Go back in time at a luxurious historic palace nestled in nature
Arriving at this 18th-century palace in the Sintra mountainside involves a drive through the town’s narrow winding roads, passing palaces, fountains and more. When you get to the palace, there’s a private road for hotel guests that circles the perfectly tended gardens and leads to the main reception. A door attendant is on hand to greet guests, and check-in proves to be swift and efficient. A tour of the sprawling abode, which is spread over three floors and has 30 rooms, is offered to help guests get their bearings.
Sintra has been described as a Disneyland for adults, and it’s not hard to see why. The Portuguese royal sanctuary lies about 40 minutes from Lisbon and is a leafy green haven where around every cobbled corner is a point of intrigue, whether that’s a romantic palace, Gothic monument or centuries-old castle. Tivoli Palacio de Seteais has a fantastic location at the top of one of the town’s winding hilltop roads, directly opposite Quinta da Regaleira – one of the region’s must-visits. Jutting out of the hillside, Sintra also catches the breeze from the Atlantic Ocean, which gives the town its own microclimate, often wetter and colder than Lisbon. The place bustles year-round, with curious tourists in winter and Lisbon locals escaping the heat of the city in summer. For the same reason, weekend traffic is often very slow moving, so visit with patience in the tank.
Sometimes the juxtaposition of a historic building and luxury five-star hotel standards can be a hard balance to strike, and the Tivoli Palacio de Seteais is a prime example of this. Originally built as a residence for the King and Queen of Portugal, the hotel’s sprawling layout, art-decorated corridors, antiques-stuffed rooms and gorgeous gardens are undeniably impressive. On the other hand, the flaking paint on the sash windows, creaky floorboards and clunky, illpositioned air-conditioning units, while all entirely expected in a period building, probably won’t sit well with luxury-acquainted travellers. I’m staying in a superior room, which is spacious and has a giant king-size bed. It also plays perfectly to its period appeal with windows framed by thick drapes, chandelier-style lights and exposed wooden floorboards. Views of the manicured gardens, hedgerow-lined swimming pool and tree-filled hillside are amazing, and little details such as the intricately painted window frames and rustic golden candelabras help to seal that sense of history.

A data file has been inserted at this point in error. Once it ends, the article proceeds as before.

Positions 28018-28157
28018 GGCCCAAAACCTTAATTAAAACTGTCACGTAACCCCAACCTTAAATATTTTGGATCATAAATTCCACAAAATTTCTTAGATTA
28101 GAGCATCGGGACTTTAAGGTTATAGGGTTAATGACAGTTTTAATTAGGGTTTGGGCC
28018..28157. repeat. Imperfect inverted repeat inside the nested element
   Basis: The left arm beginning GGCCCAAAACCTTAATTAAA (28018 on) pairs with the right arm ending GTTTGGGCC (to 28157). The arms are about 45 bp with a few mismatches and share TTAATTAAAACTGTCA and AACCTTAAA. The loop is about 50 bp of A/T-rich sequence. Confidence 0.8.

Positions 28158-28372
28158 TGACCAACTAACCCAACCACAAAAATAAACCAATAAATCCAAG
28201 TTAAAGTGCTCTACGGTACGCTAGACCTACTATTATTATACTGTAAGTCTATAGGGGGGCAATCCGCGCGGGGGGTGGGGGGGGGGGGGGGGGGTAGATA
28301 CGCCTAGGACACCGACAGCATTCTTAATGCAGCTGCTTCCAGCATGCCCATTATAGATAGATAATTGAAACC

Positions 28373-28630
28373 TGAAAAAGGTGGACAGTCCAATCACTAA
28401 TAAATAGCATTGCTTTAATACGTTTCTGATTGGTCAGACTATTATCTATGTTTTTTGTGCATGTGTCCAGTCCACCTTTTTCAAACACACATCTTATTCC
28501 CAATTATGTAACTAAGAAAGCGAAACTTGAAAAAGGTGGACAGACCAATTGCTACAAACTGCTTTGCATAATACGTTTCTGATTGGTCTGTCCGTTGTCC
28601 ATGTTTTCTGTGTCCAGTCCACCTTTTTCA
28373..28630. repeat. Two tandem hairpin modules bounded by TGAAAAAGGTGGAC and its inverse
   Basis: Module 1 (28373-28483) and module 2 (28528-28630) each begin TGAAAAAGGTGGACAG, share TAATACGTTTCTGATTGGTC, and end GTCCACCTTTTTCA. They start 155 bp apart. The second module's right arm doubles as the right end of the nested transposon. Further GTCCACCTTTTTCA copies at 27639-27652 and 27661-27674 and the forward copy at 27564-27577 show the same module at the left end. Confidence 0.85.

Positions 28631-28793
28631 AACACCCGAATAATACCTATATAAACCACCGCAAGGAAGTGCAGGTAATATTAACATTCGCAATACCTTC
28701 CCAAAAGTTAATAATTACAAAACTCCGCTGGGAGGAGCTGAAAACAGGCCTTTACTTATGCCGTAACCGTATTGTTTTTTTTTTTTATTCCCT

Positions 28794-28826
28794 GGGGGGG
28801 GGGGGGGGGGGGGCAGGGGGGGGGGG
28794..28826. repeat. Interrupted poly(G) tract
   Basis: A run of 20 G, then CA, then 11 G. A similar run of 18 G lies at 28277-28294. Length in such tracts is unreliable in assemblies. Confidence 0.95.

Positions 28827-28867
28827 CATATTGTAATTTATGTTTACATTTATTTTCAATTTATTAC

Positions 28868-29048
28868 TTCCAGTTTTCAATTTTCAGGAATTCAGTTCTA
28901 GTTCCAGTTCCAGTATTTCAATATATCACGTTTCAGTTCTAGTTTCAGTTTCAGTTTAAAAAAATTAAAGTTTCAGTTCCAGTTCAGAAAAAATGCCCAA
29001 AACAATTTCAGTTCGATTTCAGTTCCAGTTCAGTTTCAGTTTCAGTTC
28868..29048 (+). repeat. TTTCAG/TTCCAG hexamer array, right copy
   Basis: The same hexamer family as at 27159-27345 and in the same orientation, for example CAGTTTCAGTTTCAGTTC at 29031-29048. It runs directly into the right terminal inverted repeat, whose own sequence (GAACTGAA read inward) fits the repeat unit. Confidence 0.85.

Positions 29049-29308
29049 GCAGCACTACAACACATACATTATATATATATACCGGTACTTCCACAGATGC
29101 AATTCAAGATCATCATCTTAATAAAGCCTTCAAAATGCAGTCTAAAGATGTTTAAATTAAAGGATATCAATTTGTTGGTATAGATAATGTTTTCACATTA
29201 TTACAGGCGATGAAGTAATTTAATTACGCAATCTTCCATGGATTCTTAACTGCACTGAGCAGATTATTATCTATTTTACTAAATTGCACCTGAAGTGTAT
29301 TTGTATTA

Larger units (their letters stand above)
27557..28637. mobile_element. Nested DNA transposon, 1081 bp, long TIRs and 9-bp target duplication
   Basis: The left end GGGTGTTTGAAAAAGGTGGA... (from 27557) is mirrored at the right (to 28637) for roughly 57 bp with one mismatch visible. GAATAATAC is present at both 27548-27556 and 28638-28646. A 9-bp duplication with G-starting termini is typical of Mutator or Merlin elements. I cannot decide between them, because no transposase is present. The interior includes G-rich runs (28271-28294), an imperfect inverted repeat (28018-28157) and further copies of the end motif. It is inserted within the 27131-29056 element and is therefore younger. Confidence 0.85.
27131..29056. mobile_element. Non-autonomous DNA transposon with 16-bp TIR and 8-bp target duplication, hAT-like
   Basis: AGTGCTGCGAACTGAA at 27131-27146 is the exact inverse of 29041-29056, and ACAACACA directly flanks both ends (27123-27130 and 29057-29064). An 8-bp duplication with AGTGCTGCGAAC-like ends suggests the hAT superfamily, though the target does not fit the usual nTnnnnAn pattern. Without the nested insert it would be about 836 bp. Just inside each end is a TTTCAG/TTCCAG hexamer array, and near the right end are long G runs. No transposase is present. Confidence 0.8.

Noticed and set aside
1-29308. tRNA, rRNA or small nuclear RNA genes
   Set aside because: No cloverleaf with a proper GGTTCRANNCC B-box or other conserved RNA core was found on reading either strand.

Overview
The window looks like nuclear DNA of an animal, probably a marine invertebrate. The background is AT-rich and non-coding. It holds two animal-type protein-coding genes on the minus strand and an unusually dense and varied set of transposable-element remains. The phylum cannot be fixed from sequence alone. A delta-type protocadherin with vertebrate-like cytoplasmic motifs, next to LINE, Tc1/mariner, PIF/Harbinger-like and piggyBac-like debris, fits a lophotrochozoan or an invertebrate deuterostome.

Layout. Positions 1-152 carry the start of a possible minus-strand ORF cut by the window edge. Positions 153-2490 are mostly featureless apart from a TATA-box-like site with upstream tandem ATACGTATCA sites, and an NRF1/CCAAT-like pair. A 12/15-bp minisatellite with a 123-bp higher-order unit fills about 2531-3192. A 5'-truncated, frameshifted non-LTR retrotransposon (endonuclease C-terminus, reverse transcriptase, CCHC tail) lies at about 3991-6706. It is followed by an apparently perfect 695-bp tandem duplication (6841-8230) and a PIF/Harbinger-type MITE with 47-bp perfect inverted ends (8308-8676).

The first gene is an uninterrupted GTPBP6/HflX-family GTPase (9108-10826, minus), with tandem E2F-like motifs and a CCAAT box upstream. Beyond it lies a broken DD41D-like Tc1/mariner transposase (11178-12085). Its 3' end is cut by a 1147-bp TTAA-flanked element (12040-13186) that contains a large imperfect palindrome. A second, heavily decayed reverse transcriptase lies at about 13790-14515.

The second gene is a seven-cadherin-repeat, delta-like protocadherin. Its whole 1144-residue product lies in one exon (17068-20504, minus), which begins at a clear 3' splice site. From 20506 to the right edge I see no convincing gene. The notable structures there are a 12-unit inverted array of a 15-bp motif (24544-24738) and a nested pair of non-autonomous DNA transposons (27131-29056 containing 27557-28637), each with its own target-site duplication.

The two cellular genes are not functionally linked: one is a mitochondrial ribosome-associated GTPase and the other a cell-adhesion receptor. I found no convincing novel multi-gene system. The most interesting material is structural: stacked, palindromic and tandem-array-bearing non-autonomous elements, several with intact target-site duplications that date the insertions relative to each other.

Service at Tivoli Palacio de Seteais is definitely five-star standard – the door attendant is polite, the housekeeping staff discreet and the waiters attentive. I’m also sent a welcome tray with fresh flowers and refreshments shortly after arrival. But I can’t help be a little disappointed that I’m not given any assistance from the hotel when I arrive and inform check-in staff that the airline has lost my luggage. I would have appreciated some assistance in arranging transport to a place where I could restock on essentials, or an offer to lend me basic items that I might need in the interim. This would have gone a long way to helping me settle in at the hotel when I didn’t have my own belongings.
Guests should expect to share their stay with day-trippers on the Sintra trail, as the palace and its grounds are one of Sintra’s highlights. This means there’s an eclectic mix of groups of tourists wandering the gardens, families from Lisbon popping in for special occasion lunches, the occasional wedding group and, of course, well-heeled guests staying in the hotel. While the palace is ornate and stunningly beautiful, it’s also family friendly and children will love running around in the maze garden. Downtime at the swimming pool is a must if the weather allows.
Fine dining is the status quo at this palatial hotel and every meal is an elegant affair. Expect attentive service, gloved waiters, white tablecloths and even a live harpist at Seteais restaurant. The menu is varied and the food is delicious, if not particularly boundary pushing. Try the vegetable salad with orange vinaigrette and yoghurt (Dh55), it’s deliciously tangy and packed with flavour. Afterwards, go for a classic Portuguese dish of thickly sliced octopus (Dh135). It’s served with creamed turnip-tops, pepper, garlic chips and paprika sauce. Breakfast is available in the same beautiful dining space and there’s a la carte options, as well as an impressive spread of fresh juices, bakery items, fruit and vegetables.
The gardens – it’s easy to while away an hour among the topiary; the fantastic massage in the adjoining Anantara spa; and the location – Sintra is a trove of treasures waiting to be explored and Palacio de Seteais is at the heart of it.
The period features don’t easily lend themselves to luxury hotel standards and service wasn’t always seamless.
Tucked away in the hills of Sintra, this is a fantastic option if you want to feel like you’re living in a period drama, with days spent wandering gardens, visiting palaces and feasting like royalty.
The bottom line
Rooms at Tivoli Palacio de Seteais are from €280 (Dh1,139) a night, including taxes; tivolihotels.com
Sintra is home to brightly coloured buildings
Mealtimes are an elegant affair at Seteais Tivoli Palacio de Seteais